Steve Baur
Former Editor, Modified Mustangs & Fords
October 8, 2010
Photos By: Pete Epple, Marc Christ

Just as the bank account was looking good, Tim and Adrianne found out that child number two was on the way. "At this point, I was about ready to throw in the towel, sell it off, and focus on the family," notes Tim. "After much encouragement from my supporting wife, and her telling me not to worry about how long it took and to just get it done, I finally pushed through." Sounds like Adrianne took a page out of Tim's project manager book.

Over the next three years, the shock towers gave way to a Heidts Mustang II-style frontend with coilovers, and the rear of the car was fitted with the company's four-link suspension with Panhard bar.

The 4.6L engine was dressed with a Sullivan intake manifold which was ceramic-coated by Jim Gegn of J&C Premier Concepts (Port Byron, Illinois). The intake was then topped off with a CSU 750-cfm blow-through carburetor that utilizes a boost-referenced power valve. An Extreme Velocity carb hat was employed to funnel the pressurized atmosphere that comes from the Precision Turbo & Engine PT70 turbocharger. After being compressed, the intake charge is cooled by an air-to-air intercooler, and a Tial blow-off valve and wastegate manage the airflow. Tim, of course, fabricated the entire turbo system from stainless steel.

Tim also modified the fuel system by welding a fuel sump to the factory fuel tank. He then plumbed in a -12 fuel supply line to the Magnaflow pump, and a -10 line from there to the Aeromotive regulator, which then feeds a pair of -8 lines that supply the CSU carburetor.

Fire comes from an MSD Mod 6 box that directs current to the stock coil-on-plug coils, and Tim uses a TurboSmart eBoost electronic boost controller and Western Motorsports wide-band air/fuel meter to tune the modular mill.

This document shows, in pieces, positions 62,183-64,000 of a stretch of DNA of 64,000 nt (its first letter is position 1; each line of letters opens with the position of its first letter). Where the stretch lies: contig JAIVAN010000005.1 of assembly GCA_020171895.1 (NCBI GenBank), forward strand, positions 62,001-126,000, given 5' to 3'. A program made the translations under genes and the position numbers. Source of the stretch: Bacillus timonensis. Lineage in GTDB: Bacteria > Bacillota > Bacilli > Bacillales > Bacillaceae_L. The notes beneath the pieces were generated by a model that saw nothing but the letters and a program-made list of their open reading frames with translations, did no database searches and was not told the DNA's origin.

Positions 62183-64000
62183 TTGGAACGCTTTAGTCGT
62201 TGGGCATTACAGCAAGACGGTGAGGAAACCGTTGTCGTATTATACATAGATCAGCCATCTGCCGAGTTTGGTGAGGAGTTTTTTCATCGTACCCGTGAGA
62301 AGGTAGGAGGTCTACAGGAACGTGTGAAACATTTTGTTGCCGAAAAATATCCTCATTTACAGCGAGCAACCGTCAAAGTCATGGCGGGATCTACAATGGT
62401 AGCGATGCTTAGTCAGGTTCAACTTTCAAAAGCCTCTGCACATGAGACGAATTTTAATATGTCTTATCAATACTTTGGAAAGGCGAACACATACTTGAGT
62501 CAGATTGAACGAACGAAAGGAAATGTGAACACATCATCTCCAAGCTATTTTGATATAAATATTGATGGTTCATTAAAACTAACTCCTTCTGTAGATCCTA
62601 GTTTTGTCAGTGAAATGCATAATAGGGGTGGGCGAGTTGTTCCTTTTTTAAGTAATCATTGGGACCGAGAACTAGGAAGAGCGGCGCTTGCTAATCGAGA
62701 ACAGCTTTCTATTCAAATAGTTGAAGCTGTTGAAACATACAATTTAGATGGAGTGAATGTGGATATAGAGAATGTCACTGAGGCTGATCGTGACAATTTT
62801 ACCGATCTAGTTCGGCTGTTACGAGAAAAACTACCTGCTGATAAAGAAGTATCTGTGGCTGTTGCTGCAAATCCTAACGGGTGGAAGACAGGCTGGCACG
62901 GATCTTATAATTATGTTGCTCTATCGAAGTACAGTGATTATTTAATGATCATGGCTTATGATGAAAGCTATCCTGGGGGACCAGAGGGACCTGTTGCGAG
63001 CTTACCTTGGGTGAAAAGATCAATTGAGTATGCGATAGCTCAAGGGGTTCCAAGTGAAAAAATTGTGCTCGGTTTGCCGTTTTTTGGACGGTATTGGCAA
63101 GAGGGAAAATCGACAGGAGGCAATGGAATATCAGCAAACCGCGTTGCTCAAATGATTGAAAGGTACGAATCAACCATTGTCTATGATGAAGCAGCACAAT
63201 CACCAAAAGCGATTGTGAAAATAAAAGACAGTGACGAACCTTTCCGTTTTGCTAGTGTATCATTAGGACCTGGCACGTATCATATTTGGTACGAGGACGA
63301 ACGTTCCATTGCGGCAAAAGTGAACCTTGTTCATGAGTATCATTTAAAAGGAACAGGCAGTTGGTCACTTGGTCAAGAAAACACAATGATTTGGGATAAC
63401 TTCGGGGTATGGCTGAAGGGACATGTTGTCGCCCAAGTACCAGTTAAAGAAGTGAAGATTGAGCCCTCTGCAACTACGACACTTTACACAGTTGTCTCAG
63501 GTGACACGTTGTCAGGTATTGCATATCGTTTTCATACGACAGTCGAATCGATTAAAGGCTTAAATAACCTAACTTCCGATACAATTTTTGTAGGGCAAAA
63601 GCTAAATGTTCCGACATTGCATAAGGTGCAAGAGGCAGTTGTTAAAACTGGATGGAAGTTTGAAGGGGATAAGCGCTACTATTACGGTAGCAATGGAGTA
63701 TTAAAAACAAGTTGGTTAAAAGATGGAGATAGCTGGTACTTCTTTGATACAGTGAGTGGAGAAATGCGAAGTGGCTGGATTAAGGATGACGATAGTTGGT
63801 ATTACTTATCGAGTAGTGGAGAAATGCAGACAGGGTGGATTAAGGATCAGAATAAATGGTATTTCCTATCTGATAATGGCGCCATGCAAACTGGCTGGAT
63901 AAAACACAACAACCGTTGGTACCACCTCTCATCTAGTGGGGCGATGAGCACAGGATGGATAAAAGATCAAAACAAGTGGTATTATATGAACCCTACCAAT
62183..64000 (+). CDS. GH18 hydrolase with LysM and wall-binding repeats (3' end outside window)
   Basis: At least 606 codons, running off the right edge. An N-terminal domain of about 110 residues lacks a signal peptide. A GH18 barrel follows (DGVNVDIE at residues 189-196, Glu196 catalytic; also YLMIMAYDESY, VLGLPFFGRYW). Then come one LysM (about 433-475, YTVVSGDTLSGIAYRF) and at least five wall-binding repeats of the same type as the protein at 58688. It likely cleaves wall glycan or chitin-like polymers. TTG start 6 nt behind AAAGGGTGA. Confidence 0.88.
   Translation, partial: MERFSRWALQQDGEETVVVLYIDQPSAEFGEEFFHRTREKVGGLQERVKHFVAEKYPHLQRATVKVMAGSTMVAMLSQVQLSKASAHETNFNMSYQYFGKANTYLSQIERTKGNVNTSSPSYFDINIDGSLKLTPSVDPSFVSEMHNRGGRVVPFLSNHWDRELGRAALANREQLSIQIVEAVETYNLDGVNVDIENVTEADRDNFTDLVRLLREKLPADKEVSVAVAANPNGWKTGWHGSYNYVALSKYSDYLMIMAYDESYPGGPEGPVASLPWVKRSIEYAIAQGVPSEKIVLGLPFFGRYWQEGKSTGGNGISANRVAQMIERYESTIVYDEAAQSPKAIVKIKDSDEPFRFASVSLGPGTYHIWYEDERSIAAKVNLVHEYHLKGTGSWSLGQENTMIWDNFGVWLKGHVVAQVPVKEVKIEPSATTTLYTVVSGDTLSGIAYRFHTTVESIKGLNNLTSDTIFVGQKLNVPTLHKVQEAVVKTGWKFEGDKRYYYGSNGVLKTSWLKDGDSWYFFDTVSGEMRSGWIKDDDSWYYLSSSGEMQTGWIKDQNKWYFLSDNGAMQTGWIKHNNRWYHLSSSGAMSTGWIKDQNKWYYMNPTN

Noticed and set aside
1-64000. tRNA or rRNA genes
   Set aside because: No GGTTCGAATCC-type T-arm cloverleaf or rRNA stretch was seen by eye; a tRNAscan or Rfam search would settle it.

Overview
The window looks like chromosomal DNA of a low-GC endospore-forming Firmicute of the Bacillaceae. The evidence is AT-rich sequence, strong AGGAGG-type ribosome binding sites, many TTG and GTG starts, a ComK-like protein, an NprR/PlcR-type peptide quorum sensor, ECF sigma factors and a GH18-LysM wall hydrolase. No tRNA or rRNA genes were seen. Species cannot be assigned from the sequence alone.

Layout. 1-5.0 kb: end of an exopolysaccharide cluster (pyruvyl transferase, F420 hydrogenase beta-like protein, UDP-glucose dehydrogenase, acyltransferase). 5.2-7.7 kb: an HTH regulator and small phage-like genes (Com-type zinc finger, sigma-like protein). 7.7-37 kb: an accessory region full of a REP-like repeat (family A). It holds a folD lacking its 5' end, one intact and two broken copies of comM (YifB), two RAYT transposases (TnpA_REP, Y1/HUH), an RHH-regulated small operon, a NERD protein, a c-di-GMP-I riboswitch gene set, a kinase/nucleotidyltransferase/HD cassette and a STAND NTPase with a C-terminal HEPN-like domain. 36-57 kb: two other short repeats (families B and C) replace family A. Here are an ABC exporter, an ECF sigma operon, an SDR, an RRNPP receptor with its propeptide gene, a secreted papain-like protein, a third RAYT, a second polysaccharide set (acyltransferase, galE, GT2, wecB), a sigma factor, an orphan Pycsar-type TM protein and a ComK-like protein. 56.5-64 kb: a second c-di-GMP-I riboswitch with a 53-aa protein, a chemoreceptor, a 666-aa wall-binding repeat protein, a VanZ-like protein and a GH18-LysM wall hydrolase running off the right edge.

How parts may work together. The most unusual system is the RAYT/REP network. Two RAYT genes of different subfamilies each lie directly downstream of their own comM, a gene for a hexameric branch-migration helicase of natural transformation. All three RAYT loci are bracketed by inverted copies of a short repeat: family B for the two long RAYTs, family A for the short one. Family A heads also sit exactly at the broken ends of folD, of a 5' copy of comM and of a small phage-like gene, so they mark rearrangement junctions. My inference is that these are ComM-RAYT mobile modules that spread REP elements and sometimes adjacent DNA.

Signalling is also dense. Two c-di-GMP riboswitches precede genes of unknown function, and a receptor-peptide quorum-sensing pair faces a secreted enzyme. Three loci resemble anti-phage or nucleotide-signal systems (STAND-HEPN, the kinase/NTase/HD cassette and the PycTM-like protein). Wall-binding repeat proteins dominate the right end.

Behind the cammer engine is a stock iron flywheel, a Spec Stage 2+ clutch package, and a Tremec TKO five-speed transmission. Tim cut out the stock Mustang trans tunnel so he could adjust his driveline angles, and then fabricated a new tunnel section to close it back off. Connecting the gearbox to the Detroit True Trac-equipped Ford 9-inch rearend is an aluminum driveshaft. A set of 3.50 cogs spin the 17x10 1/2 custom American Racing Shelby Cobra wheels that are wrapped in Sumitomo HTR Z III high-performance tires.

The sticky Sumitomo summer rubber allows the late-model Cobra calipers to clamp down on the 13-inch front, and 11.65-inch rear rotors tightly. A Hurst Line Lock was plumbed in for times that require a proper burning of the rear tires.

The interior, though largely stock, has benefitted from Tim's fabrication talents as well. The stock seats were recovered, but Tim felt that they sat too high for his taste, so he lowered the driver seat 1 inch by cutting and refabricating the factory seat bracket. "It feels more like a modern car since I did that," says Tim. He created a new gauge cluster and fit it with a host of Auto Meter instruments, and he also installed a Flaming River tilt steering column with a Lecarra wheel. Tim also whipped up the new transmission shifter handle, and proceeded to rewire the entire car using a Painless Performance wiring harness.

If all of the aforementioned fabrication wasn't enough to satisfy your need for custom appointments, Tim tells us that he also built his own English wheel so he could hand bend the teardrop hood dome that he later welded to the factory hood. After that, Mike Kight of MK Autocraft (Moline, Illinois) massaged the rest of the bodywork and sprayed the PPG Performance Red hue that was pulled from the '93 Mustang Cobra.

Tim finally finished the Mustang, with the help of his 5-year-old son, in December 2009, and since then has put more than 4,000 miles on it.